The Drexel Digital Museum Project: Historic Costume Collection

Drexel University’s Historic Costume Collection contains more than 7000 items and includes fashion plates, photographs, and 19th- and late-20th-century haute couture by French and American designers.

FIT’s Online Collection

FIT’s online collection contains an extensive searchable and browsable gallery. The collection’s strength is primarily in modern and contemporary women’s fashion.

Kyoto Costume Institute Digital Archive

KCI’s Digital Archive includes a browsable interface to view costumes by time period from the early 18th century to the mid-20th century.

Texas Fashion Collection Digital Library

The UNT Texas Fashion Collection is dedicated to the preservation and documentation of historically significant fashion, and serves as an educational and inspirational resource for students, researchers, and the general public.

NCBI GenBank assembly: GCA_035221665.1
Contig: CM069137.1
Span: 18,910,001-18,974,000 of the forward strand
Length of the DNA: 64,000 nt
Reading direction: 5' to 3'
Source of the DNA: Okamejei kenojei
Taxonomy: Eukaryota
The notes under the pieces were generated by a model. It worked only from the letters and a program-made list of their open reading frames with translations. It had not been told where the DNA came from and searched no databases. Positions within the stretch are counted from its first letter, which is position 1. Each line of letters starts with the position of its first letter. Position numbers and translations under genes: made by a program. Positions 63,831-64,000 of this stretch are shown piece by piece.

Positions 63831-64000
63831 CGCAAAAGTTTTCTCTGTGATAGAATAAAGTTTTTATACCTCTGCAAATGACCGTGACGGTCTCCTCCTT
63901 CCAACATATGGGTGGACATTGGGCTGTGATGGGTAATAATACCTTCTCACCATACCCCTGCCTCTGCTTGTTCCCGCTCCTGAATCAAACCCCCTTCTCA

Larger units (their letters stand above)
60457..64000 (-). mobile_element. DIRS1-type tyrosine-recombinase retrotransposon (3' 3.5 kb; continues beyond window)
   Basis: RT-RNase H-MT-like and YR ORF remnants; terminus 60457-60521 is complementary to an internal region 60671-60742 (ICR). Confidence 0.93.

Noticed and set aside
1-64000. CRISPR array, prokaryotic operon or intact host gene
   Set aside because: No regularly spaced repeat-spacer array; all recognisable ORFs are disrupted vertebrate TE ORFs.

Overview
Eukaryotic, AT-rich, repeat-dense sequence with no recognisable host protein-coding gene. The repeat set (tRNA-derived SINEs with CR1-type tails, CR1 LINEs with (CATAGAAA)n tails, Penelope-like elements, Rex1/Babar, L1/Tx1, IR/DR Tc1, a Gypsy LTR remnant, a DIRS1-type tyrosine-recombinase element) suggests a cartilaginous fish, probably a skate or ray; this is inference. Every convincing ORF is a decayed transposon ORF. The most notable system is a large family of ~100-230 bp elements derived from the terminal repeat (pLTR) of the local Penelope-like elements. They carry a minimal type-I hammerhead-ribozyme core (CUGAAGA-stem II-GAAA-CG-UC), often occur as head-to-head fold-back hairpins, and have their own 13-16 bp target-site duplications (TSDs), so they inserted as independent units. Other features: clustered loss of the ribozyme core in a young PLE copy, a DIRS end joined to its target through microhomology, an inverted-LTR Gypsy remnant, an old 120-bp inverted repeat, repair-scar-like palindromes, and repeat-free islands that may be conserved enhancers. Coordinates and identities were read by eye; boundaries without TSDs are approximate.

Wayne State University Digital Dress Library

Includes the Digital Dress: 200 Years of Urban Style collection. Records are searchable in the database and includes examples of occupational, formal, recreational, mourning, masquerade, and everyday wear for men, women, and children. Pieces by European and American designers, local dressmakers and retailers, and home-made garments are included.


“We Wear Culture”

We Wear Culture was launched by Google in June 2017. It is a collaboration between Google and more than 180 museums, schools, fashion institutions, and other organizations from all parts of the globe. It is part of Google’s Arts & Culture platform, which is digitizing the world’s cultural treasures, and functions as a searchable guide to a collective archive of some 30,000 fashion pieces that puts “three millennia of fashion at your fingertips,” Google says. (2) It is an amazing and growing collection of essays, immersive 360 experiences, catalogues, and links to fashion articles.